Data Archiving Strategy
Ever since the computing technology has evolved to become the mainstream media of data generation, it has become essential part for a Business or even Individuals to archive data. Perhaps we humans now a days are creating more data than all other previous generations ever did all together. However, the underlying question that remains to be one of the most important one is, how exactly we can go about preserving this data?
On this post I will focus on a miniature level of data archiving strategy. In other words, let’s talk about data archiving strategy on a individual level. Think of about all the documents that you have ever created. All the word documents, pictures or videos that you have captured and the text messages you sent to your friends of family. It’s staggering number of data by any means. So, for the sake of simplicity I will divide the type of data into two different category.
On a personal level, I consider my family photos, articles that I have written, music collection that I have on my computer are to be permanent type of data. In other words I want to have them or collect them forever or at least as long as I am here. These type of data are of absolute importance and I can’t compromise or I can afford to loose them at any cost. These are the type of data that I am defining as Permanent Data.
Perhaps these are the type of data that I do care less about. Class assignments that I have from my undergraduate level classes, pictures that I have randomly taken without any meaningful reasoning, text messages that my friend sent me few years back, emails that I have received after purchasing an item from Amazon are basically the type of data that you don’t need now a days. I am considering them to be Temporary data which does not carry that much of importance to me anymore.
Now, please bare in mind though that the responsibility of classifying the type of your data eventually depends entirely up to you. I just followed a simple method of reasoning to classify them.
This is the hardest part of all and it took a huge toll on me. It required certain type of brain storming and calculation that I am not comfortable with. The bottom line is, it all comes down to the amount of money you are willing to spend to preserve your data. So, lets dive into it.
There are so many different way one can archive the data. Some of them are fairly cheap and some are not. Let’s talk about cheap data archiving. Now days, computer hard drives (HDD) are fairly cheap and quite reliable. So, if you have massive amount of data perhaps this would be the best option. However, they can be unreliable as well. Simply dropping your portable backup drive once or twice could be good enough to loose it all. Since these are mechanical drives, it may even die tomorrow morning without giving you any clue. It happened to me in the past.
Solid State Drives (SSD) are still expensive. Cost per gigabyte of SSD over HDD are much more pricier. If you have few terabytes of data, using SSD to backup your data is not a logical option to me. I have few of them and I am quite happy with my experience but like I said, it’s expensive. Even though these type of drives doesn’t have any mechanical parts on it, they eventually wears out as the time progresses. Same goes to flash drive or even memory cards. However, this could be a great option (not the best) to archive your temporary data.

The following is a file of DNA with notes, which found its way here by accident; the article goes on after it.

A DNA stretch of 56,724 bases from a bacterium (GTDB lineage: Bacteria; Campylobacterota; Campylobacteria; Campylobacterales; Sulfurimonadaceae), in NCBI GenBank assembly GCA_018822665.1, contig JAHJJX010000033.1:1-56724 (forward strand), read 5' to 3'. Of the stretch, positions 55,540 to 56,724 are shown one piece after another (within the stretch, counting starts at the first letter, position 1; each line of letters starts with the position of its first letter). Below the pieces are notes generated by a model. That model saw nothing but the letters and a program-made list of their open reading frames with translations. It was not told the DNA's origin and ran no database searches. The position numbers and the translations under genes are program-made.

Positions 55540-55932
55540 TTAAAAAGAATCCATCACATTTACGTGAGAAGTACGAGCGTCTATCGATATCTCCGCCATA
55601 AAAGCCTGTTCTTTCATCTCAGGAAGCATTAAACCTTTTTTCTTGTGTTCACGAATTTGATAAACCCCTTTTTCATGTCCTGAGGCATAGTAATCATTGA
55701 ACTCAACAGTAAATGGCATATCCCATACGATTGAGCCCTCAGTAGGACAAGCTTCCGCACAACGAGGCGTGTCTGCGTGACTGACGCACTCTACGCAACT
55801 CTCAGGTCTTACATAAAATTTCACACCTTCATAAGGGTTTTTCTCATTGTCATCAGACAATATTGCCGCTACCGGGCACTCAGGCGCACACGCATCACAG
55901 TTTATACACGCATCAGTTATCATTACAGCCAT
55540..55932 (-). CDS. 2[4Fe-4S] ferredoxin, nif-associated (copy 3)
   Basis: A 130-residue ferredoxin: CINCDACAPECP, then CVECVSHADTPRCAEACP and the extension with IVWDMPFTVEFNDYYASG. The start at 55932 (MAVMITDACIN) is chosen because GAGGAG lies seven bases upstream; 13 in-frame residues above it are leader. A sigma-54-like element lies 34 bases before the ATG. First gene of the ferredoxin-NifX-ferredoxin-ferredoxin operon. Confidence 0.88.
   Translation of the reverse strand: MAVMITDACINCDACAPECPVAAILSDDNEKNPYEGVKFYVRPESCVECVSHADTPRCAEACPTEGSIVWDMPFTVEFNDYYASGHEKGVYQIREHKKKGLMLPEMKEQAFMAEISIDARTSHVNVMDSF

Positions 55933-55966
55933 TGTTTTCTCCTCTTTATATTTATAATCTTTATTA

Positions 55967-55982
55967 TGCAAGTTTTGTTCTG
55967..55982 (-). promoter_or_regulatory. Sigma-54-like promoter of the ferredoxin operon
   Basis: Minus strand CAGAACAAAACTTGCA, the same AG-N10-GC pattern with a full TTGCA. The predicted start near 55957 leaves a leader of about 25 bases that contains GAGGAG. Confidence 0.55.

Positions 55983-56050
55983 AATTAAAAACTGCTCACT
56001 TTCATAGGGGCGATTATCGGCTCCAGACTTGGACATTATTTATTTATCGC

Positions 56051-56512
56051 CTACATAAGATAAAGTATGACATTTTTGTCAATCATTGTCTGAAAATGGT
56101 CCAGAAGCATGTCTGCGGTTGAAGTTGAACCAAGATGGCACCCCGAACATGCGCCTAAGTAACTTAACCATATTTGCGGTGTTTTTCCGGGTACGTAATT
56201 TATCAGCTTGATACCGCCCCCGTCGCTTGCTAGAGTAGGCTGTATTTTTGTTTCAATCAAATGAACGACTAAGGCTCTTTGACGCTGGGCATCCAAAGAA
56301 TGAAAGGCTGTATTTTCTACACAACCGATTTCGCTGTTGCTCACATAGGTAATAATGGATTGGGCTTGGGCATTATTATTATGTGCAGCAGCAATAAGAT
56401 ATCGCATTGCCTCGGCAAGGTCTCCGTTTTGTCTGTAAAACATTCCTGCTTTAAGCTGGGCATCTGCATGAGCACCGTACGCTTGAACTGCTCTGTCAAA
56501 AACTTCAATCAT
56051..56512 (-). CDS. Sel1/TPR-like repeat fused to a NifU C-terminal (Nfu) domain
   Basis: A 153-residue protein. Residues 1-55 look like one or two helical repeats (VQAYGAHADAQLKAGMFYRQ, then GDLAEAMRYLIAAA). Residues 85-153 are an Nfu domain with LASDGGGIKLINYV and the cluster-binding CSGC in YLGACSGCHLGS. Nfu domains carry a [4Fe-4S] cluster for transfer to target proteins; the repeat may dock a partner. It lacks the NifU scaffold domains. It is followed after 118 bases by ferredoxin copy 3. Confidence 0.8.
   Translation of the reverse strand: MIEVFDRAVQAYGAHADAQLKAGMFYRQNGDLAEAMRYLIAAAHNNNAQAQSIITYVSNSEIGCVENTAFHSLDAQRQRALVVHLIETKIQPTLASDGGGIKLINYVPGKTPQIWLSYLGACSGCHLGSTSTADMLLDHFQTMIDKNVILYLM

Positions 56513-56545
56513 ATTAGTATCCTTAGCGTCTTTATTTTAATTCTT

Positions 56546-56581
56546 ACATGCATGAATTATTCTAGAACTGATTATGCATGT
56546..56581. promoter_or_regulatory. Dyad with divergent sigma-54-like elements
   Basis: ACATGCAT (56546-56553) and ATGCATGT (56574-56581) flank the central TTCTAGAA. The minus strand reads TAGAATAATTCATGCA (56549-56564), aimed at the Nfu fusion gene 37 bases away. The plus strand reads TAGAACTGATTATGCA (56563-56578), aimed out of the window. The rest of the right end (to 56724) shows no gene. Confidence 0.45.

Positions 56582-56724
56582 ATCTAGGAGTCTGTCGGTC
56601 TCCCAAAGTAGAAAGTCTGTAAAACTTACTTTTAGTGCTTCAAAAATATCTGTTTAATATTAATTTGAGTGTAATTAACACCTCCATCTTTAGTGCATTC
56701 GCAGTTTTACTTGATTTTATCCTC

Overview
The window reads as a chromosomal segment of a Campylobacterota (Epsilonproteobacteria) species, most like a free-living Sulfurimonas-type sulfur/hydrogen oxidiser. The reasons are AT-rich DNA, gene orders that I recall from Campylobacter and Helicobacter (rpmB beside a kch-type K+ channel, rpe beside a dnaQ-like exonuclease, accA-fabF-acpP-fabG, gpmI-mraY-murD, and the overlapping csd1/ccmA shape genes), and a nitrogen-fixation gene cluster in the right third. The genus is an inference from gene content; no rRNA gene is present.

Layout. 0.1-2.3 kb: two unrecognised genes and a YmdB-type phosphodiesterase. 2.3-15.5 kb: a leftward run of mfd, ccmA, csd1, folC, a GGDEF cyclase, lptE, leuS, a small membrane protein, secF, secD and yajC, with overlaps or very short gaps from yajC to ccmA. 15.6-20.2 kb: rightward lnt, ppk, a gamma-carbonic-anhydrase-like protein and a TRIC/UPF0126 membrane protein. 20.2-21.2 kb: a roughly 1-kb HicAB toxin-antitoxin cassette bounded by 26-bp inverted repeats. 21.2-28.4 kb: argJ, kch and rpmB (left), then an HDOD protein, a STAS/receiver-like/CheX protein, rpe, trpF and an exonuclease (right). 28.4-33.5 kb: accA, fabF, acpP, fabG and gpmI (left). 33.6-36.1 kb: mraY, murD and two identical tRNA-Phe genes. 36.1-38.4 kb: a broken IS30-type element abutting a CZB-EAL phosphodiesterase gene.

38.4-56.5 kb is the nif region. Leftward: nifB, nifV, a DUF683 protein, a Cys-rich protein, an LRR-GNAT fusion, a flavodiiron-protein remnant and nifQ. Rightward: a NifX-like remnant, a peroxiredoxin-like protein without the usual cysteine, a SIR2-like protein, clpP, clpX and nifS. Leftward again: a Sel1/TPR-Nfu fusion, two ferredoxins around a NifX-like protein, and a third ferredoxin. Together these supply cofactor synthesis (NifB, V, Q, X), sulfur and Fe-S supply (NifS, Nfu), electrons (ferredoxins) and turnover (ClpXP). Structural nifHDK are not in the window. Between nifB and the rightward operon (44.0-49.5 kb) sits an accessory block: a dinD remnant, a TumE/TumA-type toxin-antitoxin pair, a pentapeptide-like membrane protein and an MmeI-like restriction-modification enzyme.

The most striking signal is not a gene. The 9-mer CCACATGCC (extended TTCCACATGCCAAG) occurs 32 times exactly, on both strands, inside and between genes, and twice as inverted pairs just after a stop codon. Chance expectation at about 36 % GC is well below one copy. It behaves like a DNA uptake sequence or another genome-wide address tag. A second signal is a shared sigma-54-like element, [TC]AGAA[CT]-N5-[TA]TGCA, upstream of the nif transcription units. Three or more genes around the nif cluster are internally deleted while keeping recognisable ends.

Cloud Storage is one of the most reliable and the best alternative for temporary data archival, at least to me. Especially for the type of data that you need to back up over and over. Let’s say, you have an word or excel document that needs to be updated everyday or may be you are a photographer who takes lots of photos every day, for these kind of work, I think cloud storage could be best option as of today. You can always download your pictures or documents and re-upload them for future use. Google Drive, OneDrive, Amazon Drive are some of the great choices you have. However, bare in mind that pricing of per GB of storage may vary based on the provider you pick.
One may ask what about the permanent data? Well, as far as my research is concern, I am leaning more towards optical discs for permanent data archiving. This may come as a surprise to many but it turns out this is the best option we have as of now for permanent data archival. Also, I am not talking about your typical CD for permanent data storage. Moreover a typical CD has only about 800MB of space which not a practical solution. No one would go about burning thousands of discs. I am talking about a very specific type of disc. That is Blu Ray M-Disc. I won’t get into details but PCWorld published an article back in 2015 on this, I would highly recommend you to read that post for better understanding. Blu Ray M-Disc comes in many different sizes (25GB, 50GB, 100GB, 128GB). I picked up Millenniata 25GB Blu Ray M-Disc for my permanent data archival. Yes, you would have to buy an optical drive that can both write and read Blu Ray M-Discs for that. So, here is the bottom line for me. I am using Blu Ray M-Discs for my permanent data archival and Cloud storage for temporary data archival.